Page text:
How to find trends that can’t be found with Google trends
Information overload: Everyone tries to get meaning, detect trends and spot
We have ran a few experiments showing that focusing on influencers within
a niche community and using eCairn’s conversation application, it is possible to :
- learn faster than using Google Trends or any bottom up monitoring application
- learn things that are invisible to Google Trends, although they are critical for a given community
Experiment 1: Android
First, on a hot topic that has hit main street not so long ago: Android,
Google’s mobile platform aimed at competing with windows mobile, iphone’s platform, symbian and so on.
They’re 4 top device manufacturers in the open handset alliance: HTC, Motorola, LG and Samsung.
HTC has released the G1 in September and got tons of buzz but everybody did at this time as a rising tide lifts all boats.
Since mid September, leaks have pumped up the buzz on Motorola’s Android plan though their device isn’t yet on the market, not much info exists
(from a mobile blogger’s knowledge) on LG or Samsung plans yet.
The charts coming from Conversation(tm) are based on a community
of +400 mobile bloggers.
Here’re the charts (and by the way, we put together, as a comparison, trends from our application and google trends for HTC and Motorola – it’s not super pretty as we had to make the Google trends charts narrower):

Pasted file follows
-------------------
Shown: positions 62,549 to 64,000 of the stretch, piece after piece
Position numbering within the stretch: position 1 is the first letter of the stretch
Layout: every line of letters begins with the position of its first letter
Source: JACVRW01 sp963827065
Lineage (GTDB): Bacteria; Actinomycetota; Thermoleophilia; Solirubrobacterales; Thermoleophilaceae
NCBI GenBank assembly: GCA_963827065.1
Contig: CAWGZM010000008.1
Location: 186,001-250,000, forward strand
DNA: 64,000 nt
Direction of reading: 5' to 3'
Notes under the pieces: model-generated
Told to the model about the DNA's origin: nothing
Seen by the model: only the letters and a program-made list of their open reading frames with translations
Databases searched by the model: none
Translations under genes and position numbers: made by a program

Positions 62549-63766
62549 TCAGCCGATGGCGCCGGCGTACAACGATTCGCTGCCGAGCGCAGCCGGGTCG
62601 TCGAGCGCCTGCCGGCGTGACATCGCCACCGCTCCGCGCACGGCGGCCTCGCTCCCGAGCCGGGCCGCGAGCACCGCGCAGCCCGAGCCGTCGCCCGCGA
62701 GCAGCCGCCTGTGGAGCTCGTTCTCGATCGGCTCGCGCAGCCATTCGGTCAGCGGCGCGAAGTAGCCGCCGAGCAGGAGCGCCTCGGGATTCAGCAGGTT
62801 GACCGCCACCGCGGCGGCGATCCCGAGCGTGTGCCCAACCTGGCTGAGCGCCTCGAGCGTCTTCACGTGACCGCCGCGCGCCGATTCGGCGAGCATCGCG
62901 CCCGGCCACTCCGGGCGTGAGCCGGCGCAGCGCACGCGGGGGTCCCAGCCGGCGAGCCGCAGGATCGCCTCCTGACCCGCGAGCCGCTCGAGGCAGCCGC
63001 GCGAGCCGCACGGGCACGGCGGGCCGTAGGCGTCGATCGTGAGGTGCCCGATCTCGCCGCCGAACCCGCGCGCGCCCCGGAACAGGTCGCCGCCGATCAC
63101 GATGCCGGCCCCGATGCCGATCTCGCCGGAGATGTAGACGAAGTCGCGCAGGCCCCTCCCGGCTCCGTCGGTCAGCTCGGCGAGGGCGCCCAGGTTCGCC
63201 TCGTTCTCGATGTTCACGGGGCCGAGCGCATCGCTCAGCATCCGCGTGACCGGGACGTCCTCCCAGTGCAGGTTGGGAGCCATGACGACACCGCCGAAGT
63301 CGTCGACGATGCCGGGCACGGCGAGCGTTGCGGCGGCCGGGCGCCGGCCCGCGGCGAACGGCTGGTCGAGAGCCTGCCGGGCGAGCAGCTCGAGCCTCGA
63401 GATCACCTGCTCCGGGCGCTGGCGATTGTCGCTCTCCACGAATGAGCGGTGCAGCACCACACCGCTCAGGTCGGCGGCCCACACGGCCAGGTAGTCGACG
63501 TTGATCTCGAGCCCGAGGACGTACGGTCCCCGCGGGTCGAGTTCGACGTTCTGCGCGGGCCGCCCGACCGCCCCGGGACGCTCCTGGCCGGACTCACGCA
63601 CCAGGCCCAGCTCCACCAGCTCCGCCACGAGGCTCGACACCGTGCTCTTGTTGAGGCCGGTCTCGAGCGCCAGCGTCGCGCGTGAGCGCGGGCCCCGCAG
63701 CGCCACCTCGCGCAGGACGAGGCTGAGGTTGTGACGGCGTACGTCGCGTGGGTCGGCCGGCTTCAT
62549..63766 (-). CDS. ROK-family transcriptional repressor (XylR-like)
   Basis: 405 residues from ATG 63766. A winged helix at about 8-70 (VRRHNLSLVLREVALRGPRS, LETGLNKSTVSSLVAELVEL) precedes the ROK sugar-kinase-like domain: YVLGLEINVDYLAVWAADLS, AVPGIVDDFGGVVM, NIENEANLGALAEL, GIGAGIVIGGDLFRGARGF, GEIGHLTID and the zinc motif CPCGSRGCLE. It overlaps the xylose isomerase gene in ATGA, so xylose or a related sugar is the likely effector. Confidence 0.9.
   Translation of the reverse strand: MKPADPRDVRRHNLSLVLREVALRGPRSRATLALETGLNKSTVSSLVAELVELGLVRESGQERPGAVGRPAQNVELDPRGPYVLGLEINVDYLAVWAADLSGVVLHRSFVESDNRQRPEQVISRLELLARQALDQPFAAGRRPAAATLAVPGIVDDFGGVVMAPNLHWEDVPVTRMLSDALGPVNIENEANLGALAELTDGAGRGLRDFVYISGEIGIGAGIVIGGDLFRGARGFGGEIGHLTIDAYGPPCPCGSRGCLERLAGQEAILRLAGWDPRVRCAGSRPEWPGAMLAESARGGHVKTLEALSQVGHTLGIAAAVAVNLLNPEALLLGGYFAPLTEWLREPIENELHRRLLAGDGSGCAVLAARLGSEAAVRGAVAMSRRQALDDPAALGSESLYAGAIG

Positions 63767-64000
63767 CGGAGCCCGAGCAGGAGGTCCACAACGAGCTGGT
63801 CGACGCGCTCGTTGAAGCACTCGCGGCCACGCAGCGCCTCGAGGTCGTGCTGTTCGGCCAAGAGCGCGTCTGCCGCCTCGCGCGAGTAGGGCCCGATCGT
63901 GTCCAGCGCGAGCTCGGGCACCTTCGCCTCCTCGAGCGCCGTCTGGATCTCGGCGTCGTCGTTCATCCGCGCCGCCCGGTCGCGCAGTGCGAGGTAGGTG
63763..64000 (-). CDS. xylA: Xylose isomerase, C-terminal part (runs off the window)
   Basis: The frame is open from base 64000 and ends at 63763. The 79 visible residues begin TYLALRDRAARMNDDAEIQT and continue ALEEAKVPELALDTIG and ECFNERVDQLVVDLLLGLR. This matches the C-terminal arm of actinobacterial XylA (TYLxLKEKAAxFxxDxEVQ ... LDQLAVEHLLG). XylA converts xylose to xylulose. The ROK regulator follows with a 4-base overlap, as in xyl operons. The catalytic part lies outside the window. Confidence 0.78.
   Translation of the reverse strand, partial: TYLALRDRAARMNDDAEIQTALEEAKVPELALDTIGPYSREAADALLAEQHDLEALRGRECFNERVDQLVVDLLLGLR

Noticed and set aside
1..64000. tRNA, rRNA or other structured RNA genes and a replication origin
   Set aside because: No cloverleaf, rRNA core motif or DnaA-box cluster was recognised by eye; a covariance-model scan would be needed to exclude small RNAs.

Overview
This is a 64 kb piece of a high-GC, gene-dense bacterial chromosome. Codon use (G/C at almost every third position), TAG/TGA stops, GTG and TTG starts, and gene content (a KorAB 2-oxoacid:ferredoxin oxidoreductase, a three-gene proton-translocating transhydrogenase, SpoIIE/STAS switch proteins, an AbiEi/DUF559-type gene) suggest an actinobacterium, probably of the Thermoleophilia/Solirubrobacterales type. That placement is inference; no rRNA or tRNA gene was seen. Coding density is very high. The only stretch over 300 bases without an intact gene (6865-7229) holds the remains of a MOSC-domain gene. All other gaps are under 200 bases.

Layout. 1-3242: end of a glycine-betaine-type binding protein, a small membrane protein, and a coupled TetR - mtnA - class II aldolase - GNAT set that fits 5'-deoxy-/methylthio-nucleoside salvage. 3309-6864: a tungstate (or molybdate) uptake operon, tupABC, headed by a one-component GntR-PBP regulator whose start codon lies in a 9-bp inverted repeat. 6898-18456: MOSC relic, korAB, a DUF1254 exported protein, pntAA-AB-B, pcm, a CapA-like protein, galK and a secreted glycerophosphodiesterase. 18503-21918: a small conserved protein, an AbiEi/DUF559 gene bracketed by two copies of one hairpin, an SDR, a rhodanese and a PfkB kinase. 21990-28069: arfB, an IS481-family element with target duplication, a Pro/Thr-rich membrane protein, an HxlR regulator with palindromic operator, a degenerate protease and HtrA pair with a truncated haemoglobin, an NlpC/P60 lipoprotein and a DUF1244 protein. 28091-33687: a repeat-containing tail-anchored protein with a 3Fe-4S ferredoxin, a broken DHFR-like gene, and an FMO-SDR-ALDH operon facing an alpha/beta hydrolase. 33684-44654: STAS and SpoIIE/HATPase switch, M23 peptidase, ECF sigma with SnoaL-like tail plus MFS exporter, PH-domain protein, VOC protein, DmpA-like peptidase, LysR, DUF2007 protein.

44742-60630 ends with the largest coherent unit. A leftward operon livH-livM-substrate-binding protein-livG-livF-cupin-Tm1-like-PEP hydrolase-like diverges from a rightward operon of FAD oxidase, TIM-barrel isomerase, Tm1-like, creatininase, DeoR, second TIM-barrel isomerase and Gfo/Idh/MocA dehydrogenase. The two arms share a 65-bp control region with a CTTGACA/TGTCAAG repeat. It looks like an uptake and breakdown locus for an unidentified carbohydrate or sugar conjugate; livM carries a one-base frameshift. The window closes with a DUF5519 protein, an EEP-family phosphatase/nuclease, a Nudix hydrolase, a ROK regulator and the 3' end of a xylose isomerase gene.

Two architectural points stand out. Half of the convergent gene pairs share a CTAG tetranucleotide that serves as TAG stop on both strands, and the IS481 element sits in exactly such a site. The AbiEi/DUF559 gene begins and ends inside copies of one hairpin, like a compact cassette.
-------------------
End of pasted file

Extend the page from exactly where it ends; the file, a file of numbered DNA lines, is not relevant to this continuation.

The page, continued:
The Conversation(tm) and Google trends look the same for HTC
which is normal because they announced the G1 in September (i.e “the niche community of mobile bloggers and the public had the same information available to them). Looking at the Motorola charts, we can see that there was quite a few conversations in September, visible in the spike
on the Conversation(tm) trends but not on the google trend.
We also noticed that the second spike is super sharp in google though it’s not in Conversation(tm); as soon as mid October, the second buzz starts in Conversation(tm) though it’s only when Motorola confirmed they have an Android plan in the making that Google trends start to spike.
Within the mobile blogger community, when HTC generated tons
of conversations, there was at the same time quite a bit of speculation on Motorola; Based on our reading, several bloggers found some information making them think a big team was being put together at Motorola. While the conversation slowed down a bit, it restarted as soon as the rumor came back this time because some bloggers spotted interesting information on the web.
If one can draw a conclusion from this example, listening to a niche community enables an observer to understand inter-related stories as they unfold
and to anticipate upcoming buzz. The more relevant your community
to what you’re dealing with, the more of these effects you get…tools that gather data from the broader web will somewhat have a tendency to be reactive
and tell stories after the fact.
Experiment 2: The Age of Conversation II
We ran the same trends on a very niche topic very relevant to social media marketing ‘The Age of Conversation II’. Unfortunately, google trends says
that there isn’t enough search volume activity to display a chart.
But Conversation(tm) trends, ran this time against our list of ~1000 social media marketing blog, shows that the buzz has been growing lately on this topic :
By the way, if you’re interested to read what they say about
‘The Age of Conversation II’, here’s an RSS feed from Conversation(tm)
One of the major payback of closely following influencers is that you can
– See the story unfold,
– See a story that you wouldn’t see otherwise.
This is a critical know-how for companies that not only want to measure what just happened but make decisions relative to what’s about
to happen and influence in return if they can.